by Cydney Posner
According to a study of boards of directors conducted for the WSJ, size does matter, and major corporations with smaller boards of directors tend to outperform their peers with larger boards. (The study is discussed in the article entitled “Smaller Boards Get Bigger Returns” by Joann S. Lublin, dated August 26, 2014, in the Wall Street Journal.)
Why this result? Some of the possible reasons cited are that smaller boards at large companies may foster more in-depth debates and greater candor, allow more nimble decision-making, provide more effective oversight of management (for example, being more likely to dismiss CEOs for poor performance), and may be more decisive, flexible, efficient, cohesive and hands-on, and less caught up in formalities. Commentators noted that, with big boards, the company often has “’people saying the same thing….It’s just not as efficient as a smaller board.’” A large board can be “’too big to encourage the kinds of discussions you want’ because drilling down on different issues simply takes too long.…’A number of people feel constrained asking a second or third question.’” However, some contend that large boards may be beneficial in some circumstances, if properly handled. For example, In heavily regulated industries, they may “allow you to engineer more diverse thinking.” The board may also be able to devise ways “to minimize potential drawbacks,” for example, by delegating heavy loads to board committees.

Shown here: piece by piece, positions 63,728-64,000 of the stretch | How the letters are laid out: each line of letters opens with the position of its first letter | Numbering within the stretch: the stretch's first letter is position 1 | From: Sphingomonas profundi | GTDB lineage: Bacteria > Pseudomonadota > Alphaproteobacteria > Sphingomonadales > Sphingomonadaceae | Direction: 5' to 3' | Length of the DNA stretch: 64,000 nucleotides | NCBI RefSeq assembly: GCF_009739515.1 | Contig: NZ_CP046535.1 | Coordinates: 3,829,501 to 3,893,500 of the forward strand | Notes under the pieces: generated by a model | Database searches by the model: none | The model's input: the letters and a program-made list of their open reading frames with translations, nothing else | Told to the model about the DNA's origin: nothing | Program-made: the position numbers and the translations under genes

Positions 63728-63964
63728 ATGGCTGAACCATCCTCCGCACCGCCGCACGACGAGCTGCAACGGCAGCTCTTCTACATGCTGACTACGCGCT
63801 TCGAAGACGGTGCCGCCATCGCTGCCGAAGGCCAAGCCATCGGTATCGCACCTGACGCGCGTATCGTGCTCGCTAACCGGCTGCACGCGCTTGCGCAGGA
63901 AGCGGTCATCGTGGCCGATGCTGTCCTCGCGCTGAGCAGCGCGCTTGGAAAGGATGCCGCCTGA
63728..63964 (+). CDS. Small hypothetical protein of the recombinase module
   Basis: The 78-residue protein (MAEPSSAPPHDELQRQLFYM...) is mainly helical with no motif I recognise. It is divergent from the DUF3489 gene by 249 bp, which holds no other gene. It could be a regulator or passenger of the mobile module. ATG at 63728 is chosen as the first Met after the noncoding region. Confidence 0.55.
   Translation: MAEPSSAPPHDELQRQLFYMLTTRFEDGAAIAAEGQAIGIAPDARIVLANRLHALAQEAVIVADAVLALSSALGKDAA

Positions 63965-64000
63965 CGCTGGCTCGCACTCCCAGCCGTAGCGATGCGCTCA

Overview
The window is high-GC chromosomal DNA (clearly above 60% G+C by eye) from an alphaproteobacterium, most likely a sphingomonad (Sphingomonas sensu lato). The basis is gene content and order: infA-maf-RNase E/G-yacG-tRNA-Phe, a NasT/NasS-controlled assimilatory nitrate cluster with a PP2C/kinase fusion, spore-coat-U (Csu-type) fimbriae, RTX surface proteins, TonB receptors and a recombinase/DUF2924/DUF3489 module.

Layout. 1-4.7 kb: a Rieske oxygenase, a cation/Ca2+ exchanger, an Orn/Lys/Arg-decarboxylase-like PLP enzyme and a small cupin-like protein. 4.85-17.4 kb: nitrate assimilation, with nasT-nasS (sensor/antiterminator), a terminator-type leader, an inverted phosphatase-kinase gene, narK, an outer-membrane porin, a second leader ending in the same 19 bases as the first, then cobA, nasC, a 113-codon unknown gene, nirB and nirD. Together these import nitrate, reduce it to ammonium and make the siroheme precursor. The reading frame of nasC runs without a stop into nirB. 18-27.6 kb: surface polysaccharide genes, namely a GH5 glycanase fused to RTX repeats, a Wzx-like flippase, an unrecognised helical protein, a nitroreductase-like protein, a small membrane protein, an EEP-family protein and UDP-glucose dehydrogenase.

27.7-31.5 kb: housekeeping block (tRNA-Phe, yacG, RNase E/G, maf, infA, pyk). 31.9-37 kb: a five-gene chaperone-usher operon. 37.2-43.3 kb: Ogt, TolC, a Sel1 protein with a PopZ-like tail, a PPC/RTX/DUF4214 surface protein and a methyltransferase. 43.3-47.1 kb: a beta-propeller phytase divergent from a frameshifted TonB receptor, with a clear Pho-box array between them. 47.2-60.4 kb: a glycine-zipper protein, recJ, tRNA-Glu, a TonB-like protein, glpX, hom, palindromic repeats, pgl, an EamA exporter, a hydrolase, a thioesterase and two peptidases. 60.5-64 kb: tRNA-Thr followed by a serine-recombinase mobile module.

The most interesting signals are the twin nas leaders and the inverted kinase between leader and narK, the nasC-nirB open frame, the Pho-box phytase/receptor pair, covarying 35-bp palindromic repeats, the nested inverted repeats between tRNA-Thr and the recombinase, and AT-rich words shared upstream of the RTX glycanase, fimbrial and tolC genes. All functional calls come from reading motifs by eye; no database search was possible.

The study analyzed boards of companies with market caps of at least $10 billion across ten industry sectors over a three-year period between the spring of 2011 and 2014. The study showed that “typically those with the smallest boards produced substantially better shareholder returns… when compared with companies with the biggest boards….” In the tech sector, companies with smaller boards (eight to ten directors) had a total shareholder return that was 8.3% higher than the overall sector, while companies with larger boards (12 to 14 directors) underperformed the overall sector by 16.8%. Similarly, health care companies with smaller boards outperformed the overall sector by 6.5%, while companies with larger boards underperformed the overall sector by 17%. Overall, companies “with small boards outperformed their peers by 8.5 percentage points, while those with large boards underperformed peers by 10.85 percentage points. The smallest board averaged 9.5 members, compared with 14 for the biggest. The average size was 11.2 directors for all companies studied….”
The article reports that many companies are taking steps to reduce the sizes of their boards to improve effectiveness, although downsizing may take years to achieve from a practical standpoint.